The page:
Going Green: 10 Carbon-Neutral Projects Around The World

“It’s not easy being green.” — Kermit expand=1] the Frog

PARIS - For some of us, being green is a hard-to-quantify choice of using a reusable bag at the grocery storetaking or taking public transport. But for others, environmental friendliness is a hard calculation to reach carbon-neutral status. That means removing as much carbon dioxide from the atmosphere as you put in.

For example, putting milk in your coffee actually increases it’s carbon footprint because, among other reasons, a truck had to drive the milk to your local coffee shop. If you wanted to decrease it, just drink it black. (And think about how much water you boil!) Three large lattes a day for a year produces 600kg of CO2e (Carbon Dioxide equivalent).

The goal of reducing global warming requires both small and big changes, from individuals and multinational companies. Here’s how some projects around the world are attempting to reverse their carbon footprints.

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Society

How The Top Collector Of Chinese Art Evades Censors In New Hong Kong Museum

Swiss businessman Uli Sigg is the most important collector of Chinese contemporary art. In 2012, he gave away most of his collection to the M+ in Hong Kong. Now the museum has opened as the Communist Party is cracking down hard on freedom of expression. So how do you run a museum in the face of widespread censorship from Beijing?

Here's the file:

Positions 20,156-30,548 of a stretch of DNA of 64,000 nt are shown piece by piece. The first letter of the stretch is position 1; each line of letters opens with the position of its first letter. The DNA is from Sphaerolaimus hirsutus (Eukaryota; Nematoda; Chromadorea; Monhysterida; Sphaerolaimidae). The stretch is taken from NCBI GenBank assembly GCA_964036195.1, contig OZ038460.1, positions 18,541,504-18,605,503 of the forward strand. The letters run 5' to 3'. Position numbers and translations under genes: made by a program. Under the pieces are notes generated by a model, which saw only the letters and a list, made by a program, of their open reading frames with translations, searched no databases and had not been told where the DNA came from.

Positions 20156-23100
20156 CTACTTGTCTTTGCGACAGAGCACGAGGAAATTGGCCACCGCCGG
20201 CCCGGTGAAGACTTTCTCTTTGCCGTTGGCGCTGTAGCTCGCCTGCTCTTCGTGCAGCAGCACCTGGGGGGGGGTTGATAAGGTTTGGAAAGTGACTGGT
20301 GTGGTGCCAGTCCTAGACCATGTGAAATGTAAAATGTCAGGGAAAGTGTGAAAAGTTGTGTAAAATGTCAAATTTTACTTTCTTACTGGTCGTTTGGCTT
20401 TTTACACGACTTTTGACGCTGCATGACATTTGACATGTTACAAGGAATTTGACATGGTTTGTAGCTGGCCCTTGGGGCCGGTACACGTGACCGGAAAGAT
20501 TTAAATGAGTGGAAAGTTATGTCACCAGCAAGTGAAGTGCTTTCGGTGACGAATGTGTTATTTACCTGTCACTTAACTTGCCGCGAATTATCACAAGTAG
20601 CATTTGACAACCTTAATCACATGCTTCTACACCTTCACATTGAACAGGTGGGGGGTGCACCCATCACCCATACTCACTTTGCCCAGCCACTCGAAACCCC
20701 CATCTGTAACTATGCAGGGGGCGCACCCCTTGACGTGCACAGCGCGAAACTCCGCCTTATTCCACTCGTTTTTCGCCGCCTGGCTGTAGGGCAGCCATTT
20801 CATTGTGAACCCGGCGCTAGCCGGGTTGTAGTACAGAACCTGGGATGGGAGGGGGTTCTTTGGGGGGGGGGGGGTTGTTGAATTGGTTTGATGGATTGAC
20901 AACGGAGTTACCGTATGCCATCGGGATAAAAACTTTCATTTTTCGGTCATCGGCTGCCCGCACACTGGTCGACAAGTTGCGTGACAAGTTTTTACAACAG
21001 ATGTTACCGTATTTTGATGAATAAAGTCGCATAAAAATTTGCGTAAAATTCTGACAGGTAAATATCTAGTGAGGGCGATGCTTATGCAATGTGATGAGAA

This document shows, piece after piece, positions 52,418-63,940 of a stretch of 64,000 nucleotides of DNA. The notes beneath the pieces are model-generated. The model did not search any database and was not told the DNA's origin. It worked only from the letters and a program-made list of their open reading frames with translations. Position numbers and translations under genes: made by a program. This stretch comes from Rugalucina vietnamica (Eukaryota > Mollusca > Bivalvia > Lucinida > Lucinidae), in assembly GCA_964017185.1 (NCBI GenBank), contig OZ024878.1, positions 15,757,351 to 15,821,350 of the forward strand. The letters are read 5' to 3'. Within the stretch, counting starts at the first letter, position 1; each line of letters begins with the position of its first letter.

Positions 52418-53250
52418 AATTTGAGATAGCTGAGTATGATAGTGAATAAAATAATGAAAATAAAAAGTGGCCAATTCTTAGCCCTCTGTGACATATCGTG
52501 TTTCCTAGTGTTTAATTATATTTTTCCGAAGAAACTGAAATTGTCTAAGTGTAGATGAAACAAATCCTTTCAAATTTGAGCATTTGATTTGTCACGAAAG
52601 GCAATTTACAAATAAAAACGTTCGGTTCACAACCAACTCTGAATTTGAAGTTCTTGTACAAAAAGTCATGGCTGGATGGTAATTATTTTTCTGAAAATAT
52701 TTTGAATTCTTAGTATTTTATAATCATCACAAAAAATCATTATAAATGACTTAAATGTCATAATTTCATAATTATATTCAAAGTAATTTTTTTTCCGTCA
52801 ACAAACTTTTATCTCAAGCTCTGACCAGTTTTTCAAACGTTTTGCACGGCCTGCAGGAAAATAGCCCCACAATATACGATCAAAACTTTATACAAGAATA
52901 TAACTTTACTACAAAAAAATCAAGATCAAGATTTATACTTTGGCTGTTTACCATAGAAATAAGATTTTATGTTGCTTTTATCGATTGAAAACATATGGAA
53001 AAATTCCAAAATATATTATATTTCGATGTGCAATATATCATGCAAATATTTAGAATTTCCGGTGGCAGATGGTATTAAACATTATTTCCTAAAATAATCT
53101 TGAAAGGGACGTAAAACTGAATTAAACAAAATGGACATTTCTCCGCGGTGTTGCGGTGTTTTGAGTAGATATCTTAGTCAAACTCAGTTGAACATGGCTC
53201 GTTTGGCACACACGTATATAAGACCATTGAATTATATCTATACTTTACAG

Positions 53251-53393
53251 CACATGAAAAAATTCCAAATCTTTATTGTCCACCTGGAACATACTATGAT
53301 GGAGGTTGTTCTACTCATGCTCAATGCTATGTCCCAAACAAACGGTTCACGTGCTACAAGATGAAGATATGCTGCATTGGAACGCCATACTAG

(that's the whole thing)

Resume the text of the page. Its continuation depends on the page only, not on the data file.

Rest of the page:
''Rouge 1992'' by Li Shan at the M+ museum

Maximilian Kalkhof

The first test has been passed, Uli Sigg thinks. So far, everything has gone well. His new exhibition has opened, visitors like to come, and — this is the most important thing for the Swiss businessman — everything is on display. He has not had to take an exhibit off the list of works.

The M+ in Hong Kong is a new museum that wants to compete with the established ones. It wants to surpass the MoMa in New York and Centre Pompidou in Paris. Sigg, a rather down-to-earth man, says: “There is no better museum in the whole world.” That is very much self-praise, since Sigg’s own collection is central to the museum.

The only problem is: great art is often political; it questions the rulers. Since the Chinese Communist Party has been cracking down on critics and freedom in Hong Kong, the metropolis is a bad place for politics and art. So how did the collection get there?

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